We mostly all agree that hot tubs, massages and the like feel good, but ask anyone why and you’ll get a shrug (which is fair! That person was trying to relax, after all). Understanding what these self-care activities are doing to your body — and more importantly, why they feel so good — can actually help you reach peak relaxation, though. That’s why we’re looking at the science behind various feel-good pursuits. Today’s focus: Taking a nap.
Before anything else, I suppose I should address the elephant in the room: Sadly, napping does not always feel good and can sometimes make you feel a million times more tired than before. However, unless you happen to be one of those people who are genetically designed to be a bad napper — in which case, this article is probably a complete mystery to you — there are some simple ways to mitigate that feeling so you can actually experience the benefits of a short snooze. “With shorter naps, under 30 minutes, waking up groggy is less common,” says sleep expert Terry Cralle. “Some research also suggests that frequent nappers exhibit greater improvements in performance post-nap than people who don’t often nap.” In other words, if napping often leaves you feeling like a reanimated corpse, either you can blame your genes or you might just need a little more practice.
When done correctly, though, napping can make all your worries go away, for a whole bunch of reasons. Of course, the simple fact that naps make you less tired is a good feeling that can snowball into all kinds of other good things. “In one study, a 10-minute nap produced improvements in areas such as sleepiness, fatigue and cognitive performance,” Cralle says. “The good news is that these improvements were maintained for several hours after the nap.”
This phenomenon — that is, being more invigorated and capable of successfully navigating your daily life — can then lend itself to even more positivity as the day goes on. “A nap can turn you from a zombie struggling to make it through the day into a productive, functioning human being again in as little as 30 minutes,” Cralle emphasizes. “For me, there’s nothing worse than that ‘sleepy struggle’ in an attempt to just make it through the day.”
Not to mention, taking a nap could mean drinking less coffee, and for people who depend on caffeine a little too much, even one less cup could significantly improve their mood. “Too many of us are relying on caffeine in an attempt to power through insufficient sleep,” Cralle confirms. “However, getting some shuteye when needed makes more sense, as too much caffeine can affect sleep at night and then a vicious cycle ensues. Therefore, instead of taking a coffee break or even a smoking break, a nap can leave us more productive, alert and creative.”
Beyond simply providing more energy, though, as another study points out, napping can directly improve your mood by strengthening your ability to regulate your emotions, meaning even when something bad happens, you can deal with it without getting all flustered. “Frustration tolerance is one facet of emotion regulation,” explains study author and University of Michigan doctoral student Jennifer Goldschmied. “I suspect sleeping gives us more distance [from an emotional event] — it’s not just about the passing of time.”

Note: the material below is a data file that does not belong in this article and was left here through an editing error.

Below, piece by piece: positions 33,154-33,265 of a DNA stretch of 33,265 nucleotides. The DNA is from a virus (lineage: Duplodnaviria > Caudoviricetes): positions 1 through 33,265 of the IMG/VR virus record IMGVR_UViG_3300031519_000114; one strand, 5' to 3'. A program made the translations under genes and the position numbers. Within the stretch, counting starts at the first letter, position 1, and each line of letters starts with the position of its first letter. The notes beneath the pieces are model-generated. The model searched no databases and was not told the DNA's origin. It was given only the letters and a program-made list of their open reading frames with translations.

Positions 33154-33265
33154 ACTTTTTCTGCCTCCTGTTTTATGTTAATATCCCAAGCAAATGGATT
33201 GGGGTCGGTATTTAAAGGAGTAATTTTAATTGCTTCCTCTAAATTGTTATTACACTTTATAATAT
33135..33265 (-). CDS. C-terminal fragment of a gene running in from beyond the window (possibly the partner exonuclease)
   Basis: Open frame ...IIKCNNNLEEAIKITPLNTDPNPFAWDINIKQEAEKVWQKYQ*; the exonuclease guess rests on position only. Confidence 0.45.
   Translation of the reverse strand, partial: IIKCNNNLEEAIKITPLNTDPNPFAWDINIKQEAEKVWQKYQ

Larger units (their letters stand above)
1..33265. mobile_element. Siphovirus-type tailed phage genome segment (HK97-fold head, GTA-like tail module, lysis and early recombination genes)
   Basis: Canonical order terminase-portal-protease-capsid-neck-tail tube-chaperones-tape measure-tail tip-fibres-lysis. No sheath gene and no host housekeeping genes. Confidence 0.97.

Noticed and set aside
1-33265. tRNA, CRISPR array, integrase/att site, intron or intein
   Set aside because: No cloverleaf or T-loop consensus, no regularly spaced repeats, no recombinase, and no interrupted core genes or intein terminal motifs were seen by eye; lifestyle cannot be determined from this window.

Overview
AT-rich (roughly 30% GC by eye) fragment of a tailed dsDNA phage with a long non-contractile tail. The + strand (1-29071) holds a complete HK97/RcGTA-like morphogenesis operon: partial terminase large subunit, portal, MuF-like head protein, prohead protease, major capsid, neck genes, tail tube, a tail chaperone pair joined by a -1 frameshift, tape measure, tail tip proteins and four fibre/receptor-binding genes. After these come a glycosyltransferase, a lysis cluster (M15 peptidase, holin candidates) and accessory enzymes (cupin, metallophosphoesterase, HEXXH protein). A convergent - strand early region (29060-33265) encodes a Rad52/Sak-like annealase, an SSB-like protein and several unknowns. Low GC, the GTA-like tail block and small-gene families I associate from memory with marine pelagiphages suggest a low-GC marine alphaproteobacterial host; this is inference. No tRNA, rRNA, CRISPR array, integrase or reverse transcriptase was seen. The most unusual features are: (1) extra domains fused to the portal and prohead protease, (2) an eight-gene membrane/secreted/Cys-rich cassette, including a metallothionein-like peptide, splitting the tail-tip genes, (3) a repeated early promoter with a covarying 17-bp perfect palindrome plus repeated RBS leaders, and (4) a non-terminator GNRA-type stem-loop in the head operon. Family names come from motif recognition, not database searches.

It makes sense, then, why research shows that people who nap report being happier than people who stay awake throughout the day, and this applies to kids, too. “One recent study found that children who nap are happier, have fewer behavioral problems, greater self-control and do better academically,” says Cralle, which could certainly benefit not only the kids themselves, but any exhausted parents who are constantly dealing with their children misbehaving.
Finally, while napping certainly helps your mind, it can make your body feel a whole lot better, too, lowering your blood pressure and ramping up your immune system, which can be especially beneficial as we enter cold and flu season. One study suggests that these benefits can be at least somewhat attributed to napping lowering your cortisol levels, which should also lessen the amount of stress you feel, since elevated levels of cortisol promote anxiety.
So rather than pushing through the day, exhausted and depressed because your coworkers take unflattering pictures of you whenever you sneak a nap on your lunch break (hey, it happens), stay true to your napping ways and remind them that you’re feeling much, much better for it. “Feeling guilty about grabbing some shuteye can negate that feel-good feeling from your nap,” Cralle says. “You shouldn’t be any more apologetic for napping than you are for grabbing a cup of coffee. The need for sleep isn’t a weakness, a luxury or an indulgence — it’s a biological need.”